Today's non-story in London has been the determination of John Griffin, proprietor of an exploitative mini-cab firm Addison Lee (and coincidentally a donor to our beloved Conservative Party) to allow his loutish contracted drivers to use bus lanes, alongside buses, licensed taxis, cycles, and, in some cases, motorcycles.
Mr Griffin is a man with a populist mission, allegedly. He does not tend to employ his drivers directly, to avoid the inconvenience of such minor details as pension, holidays and maintaining quality standards, and he wishes to smash the self-employed cab drivers who are currently the only people in London allowed to pick up passengers on the street. This is clearly altruism of a high order and something that sceptics such as myself should never be allowed to question.
The clue to one of his many delusions is that the road space is allocated as a "bus lane". Unless you are one of the extreme Tory zealots who continues to believe in the Thatcherite canard that anyone on a bus over the age of 25 is a failure, or have the Steven Norris pathological hatred of anyone who might use public transport, the bus is generally a good thing. Particularly in London, where the fetid Underground is best avoided at most times of the day, the bus is important and moves very large numbers of people around.
As an aside, one of the reasons for this has been the lack of deregulation and the spurious competition that the Tories considered appropriate for everywhere outside London in the 1980s - which has not demonstrated consistent growth for buses and which acts as a brake on sensible measures to co-ordinate transport.
Yet Johnny-boy seems to resent the fact that taxis, which are licensed by Transport for London and whose drivers and operators need to have stringent safety standards as well as detailed knowledge of the geography and quirks of the capital, are therefore treated as a form of public transport. His firm runs a fleet of vehicles where quite often the passenger is required to navigate, and the capriciousness of satellite navigation and imperfect understanding of directions, let alone relative topography, results in many trips turning into a mystery tour at considerable expense.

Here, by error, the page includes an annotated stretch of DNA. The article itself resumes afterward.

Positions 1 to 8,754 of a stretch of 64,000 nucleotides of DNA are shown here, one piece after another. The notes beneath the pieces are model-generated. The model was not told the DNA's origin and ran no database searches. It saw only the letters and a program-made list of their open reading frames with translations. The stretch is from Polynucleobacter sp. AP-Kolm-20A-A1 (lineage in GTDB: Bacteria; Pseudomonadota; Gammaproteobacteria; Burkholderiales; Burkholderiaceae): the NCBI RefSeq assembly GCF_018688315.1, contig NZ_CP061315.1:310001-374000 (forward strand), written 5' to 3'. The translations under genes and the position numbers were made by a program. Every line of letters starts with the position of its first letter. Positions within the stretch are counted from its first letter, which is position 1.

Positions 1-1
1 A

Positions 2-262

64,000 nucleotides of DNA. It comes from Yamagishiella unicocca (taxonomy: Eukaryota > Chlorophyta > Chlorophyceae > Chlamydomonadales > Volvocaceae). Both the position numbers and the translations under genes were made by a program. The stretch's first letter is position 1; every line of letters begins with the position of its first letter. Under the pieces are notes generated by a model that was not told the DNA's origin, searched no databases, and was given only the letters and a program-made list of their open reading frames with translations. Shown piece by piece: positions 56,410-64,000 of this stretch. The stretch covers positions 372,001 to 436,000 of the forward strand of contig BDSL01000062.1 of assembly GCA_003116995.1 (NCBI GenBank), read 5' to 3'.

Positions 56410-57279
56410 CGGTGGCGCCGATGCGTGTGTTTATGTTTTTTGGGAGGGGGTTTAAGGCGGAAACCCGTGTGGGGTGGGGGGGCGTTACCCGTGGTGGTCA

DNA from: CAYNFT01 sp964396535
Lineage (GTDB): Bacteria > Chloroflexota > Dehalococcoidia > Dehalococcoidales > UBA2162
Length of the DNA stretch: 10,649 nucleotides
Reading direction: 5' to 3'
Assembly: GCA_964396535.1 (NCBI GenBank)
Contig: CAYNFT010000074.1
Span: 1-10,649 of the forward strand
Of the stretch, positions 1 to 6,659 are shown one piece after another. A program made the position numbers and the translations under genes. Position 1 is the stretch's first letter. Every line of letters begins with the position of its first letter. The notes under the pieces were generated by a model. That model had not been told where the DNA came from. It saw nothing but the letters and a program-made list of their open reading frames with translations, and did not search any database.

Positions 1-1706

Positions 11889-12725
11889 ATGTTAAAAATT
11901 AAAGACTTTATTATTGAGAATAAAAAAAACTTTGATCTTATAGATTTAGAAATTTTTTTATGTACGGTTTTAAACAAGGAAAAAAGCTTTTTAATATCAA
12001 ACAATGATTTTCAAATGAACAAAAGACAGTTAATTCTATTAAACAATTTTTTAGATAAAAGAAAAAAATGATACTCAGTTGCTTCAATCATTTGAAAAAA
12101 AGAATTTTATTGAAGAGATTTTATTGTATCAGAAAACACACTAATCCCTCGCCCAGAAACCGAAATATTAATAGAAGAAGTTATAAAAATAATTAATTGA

For those of us whose daily grind takes us into London, the Addison Lee sign on a vehicle acts as a warning. The mini-cabs are the kind of 4x4 favoured, allegedly, by drug dealers, with blanked-out windows. The driving is aggressive - frequently breaching the Highway Code - and the treatment of pedestrians, cyclists and other legitimate road users often contemptuous. I'm sure Mr Griffin, as an upstanding donor to the Self-Interest Party, will be pleased to know that I intend to document breaches of the law by his vehicles and report them to appropriate authorities, and encourage other people to do the same.
TfL, who are generally responsible for bus lanes, except in some boroughs where they are the local council's responsibility (Brian Coleman's removal policy is a separate scandal), argue that with 25,000 black cabs and 6,000 buses, these lanes are probably full. Griffin thinks that this is discriminatory - and the big cry-baby has been inciting his drivers to break the law. Let us hope that Mr Griffin doesn't end up in nick with other right-wing monopolists.